- Install the 7/64” bit into your drill and drill pilot holes through the top of your deck into the indentations previously marked.
- Now that you have pilot holes drilled, install the 13/64” bit into your drill and drill out the rest of the bolt holes. The pilot holes should have made this step fairly easy.
- USE EXTREME CAUTION, OPTIONAL STEP: Using the 5/16” bit in your drill, CAREFULLY make a small countersink in your holes. You want to let your bit’s head take about 1/16” or so of the top of the deck so that there is a slight bevel to the hole. This will help your bolts sit down into the deck. IF YOU ARE NOT CAREFUL, YOU COULD DAMAGE YOUR DECK TO THE POINT WHERE YOU CANNOT INSTALL A SWITCHBLADE BRAKE. If you don’t feel comfortable doing this step, feel free to skip it. Without the countersink, your bolts will just stick up a little bit more.
- Now that you have the holes drilled in the deck, it’s time to prepare the brake. Set aside the rubber washer for this step and the next, but assemble the rest of the brake: put the bolts through the top of the brake and install the washers and nuts on the bottom on to the bolts. Just barely thread the nuts on to the bolts, just a couple of threads, not even into the nylon. We’re going to remove them in the next step.
- Turn your brake upside down so that the bolts fall toward the ground. Your bottom side of your brake should now have the washers and nuts resting on the brake due to gravity. Take a small piece of masking tape and put it over the nuts so that it tapes the nuts and washers to the underside of the brake. Really work the tape in so that it’s securely fastening the nuts to the brake. If you don’t get this step right, you’ll have to repeat it, which can be frustrating. Now carefully remove the bolts without breaking the tape loose. If the tape doesn’t hold the nuts, you threaded the nuts too far on to the bolts.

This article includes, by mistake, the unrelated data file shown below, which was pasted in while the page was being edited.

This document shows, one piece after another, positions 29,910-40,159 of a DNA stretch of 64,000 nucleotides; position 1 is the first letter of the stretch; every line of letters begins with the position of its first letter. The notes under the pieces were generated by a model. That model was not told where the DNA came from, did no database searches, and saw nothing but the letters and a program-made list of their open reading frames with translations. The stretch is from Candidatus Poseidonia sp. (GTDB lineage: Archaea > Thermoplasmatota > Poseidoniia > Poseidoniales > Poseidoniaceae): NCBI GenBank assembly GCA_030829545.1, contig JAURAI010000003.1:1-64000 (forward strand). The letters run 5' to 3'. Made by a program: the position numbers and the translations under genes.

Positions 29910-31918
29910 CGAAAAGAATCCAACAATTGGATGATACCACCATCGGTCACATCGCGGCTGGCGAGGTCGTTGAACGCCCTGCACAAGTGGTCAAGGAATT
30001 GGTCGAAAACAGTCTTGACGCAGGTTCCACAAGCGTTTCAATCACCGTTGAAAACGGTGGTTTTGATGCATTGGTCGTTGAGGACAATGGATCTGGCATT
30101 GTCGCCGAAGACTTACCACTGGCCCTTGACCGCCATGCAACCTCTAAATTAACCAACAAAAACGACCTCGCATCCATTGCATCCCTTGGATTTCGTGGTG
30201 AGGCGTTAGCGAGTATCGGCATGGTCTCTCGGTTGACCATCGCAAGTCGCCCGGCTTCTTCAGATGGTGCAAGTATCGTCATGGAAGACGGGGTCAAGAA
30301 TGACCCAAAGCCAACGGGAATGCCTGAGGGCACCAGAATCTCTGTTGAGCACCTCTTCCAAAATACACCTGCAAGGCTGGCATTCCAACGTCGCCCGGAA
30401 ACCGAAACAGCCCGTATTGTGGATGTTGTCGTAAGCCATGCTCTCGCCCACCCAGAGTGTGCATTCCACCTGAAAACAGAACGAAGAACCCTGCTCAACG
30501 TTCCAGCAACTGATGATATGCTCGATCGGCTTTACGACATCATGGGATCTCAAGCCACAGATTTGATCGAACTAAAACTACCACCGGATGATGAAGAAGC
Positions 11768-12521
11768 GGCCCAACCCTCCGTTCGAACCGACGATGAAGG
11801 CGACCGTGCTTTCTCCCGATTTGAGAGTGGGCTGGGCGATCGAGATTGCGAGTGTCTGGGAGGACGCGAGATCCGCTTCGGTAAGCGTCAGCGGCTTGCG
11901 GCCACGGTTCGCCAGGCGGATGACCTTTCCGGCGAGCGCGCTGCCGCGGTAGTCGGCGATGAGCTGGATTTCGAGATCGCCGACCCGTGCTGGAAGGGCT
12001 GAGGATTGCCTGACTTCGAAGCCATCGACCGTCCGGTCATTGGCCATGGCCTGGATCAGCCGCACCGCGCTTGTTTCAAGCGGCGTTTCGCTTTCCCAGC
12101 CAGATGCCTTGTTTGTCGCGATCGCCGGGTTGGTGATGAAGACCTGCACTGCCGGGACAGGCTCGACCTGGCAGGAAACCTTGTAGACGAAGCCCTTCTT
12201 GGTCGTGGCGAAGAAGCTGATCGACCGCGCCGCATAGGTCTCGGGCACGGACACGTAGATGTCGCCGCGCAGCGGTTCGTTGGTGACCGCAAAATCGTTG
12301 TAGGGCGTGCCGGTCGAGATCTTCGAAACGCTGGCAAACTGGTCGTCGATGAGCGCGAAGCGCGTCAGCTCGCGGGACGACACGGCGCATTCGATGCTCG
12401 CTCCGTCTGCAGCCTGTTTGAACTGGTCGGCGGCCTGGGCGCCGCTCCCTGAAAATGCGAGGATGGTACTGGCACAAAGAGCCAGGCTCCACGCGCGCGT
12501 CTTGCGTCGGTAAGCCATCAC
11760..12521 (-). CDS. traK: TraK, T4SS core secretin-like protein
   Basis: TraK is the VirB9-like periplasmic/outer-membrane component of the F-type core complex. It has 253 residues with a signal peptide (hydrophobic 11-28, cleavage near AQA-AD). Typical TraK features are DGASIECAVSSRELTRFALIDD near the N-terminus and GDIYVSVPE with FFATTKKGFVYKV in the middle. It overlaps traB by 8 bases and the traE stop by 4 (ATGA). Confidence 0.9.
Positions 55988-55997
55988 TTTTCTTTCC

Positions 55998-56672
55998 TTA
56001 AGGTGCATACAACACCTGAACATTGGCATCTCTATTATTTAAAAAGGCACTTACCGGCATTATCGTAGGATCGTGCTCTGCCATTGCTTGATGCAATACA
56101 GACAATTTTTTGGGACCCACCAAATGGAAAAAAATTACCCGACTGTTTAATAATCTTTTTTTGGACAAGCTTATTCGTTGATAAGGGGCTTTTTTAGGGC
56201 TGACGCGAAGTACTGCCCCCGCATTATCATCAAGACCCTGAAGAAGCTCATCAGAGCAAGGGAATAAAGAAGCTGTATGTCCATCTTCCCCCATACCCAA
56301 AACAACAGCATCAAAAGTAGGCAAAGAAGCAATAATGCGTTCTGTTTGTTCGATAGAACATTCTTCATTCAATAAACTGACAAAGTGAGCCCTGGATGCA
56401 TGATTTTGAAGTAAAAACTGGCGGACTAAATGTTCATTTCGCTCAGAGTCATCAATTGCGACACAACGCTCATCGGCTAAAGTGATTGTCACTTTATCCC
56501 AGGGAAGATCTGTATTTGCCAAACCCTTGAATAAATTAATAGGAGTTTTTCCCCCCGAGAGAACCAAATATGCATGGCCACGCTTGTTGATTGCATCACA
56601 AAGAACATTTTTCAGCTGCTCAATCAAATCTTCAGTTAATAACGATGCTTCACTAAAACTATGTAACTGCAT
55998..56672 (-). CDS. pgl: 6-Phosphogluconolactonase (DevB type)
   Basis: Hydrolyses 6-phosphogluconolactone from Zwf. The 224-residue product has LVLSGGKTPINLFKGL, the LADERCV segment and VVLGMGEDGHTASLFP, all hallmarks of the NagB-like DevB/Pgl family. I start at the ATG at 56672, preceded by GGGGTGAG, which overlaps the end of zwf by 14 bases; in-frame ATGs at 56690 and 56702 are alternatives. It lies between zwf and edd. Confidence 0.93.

- Using scissors, cut about 1/4” of the rubber washer off on one side in a straight line. This is the edge that will go toward the front bolt on the brake.
- Place the rubber washer on top of the brake and align the washer with the rear hole on top brake and slip the brake and washer into the deck. Make sure that the rear holes are all aligned from top to bottom: rear hole in deck, hole in rubber washer, rear hole in brake.
- Carefully thread the bolts through the deck, brake, washers, and into the nuts. Just get the bolts started into the threads. If the tape brakes loose during this process before the bolts are threaded, you’ll have to start over with step #11.
- Once your bolts are started into the threads of the nuts, you can now use the 3mm allen T-handle and 5/16” combination wrench (inside the deck on the bolts) to tighten the brake bolts. Note: some decks are more difficult to work on depending on the space on the underside of the deck.
- You can remove the tape if you want, or you can leave it in. The tape won’t hurt anything and it’s sometimes difficult to remove.
- Re-install your rear wheel and axle, then go ride and enjoy a rattle-free, dialed scoot!
Can’t catch a brake?
If you’re having a difficult time with this installation, don’t worry. It took me several installs before I got this process down smoothly. If you’re a kid, be sure to ask an adult for help. You can also see if someone you know has already done this job and ask them to lend a hand.
Good luck and have fun!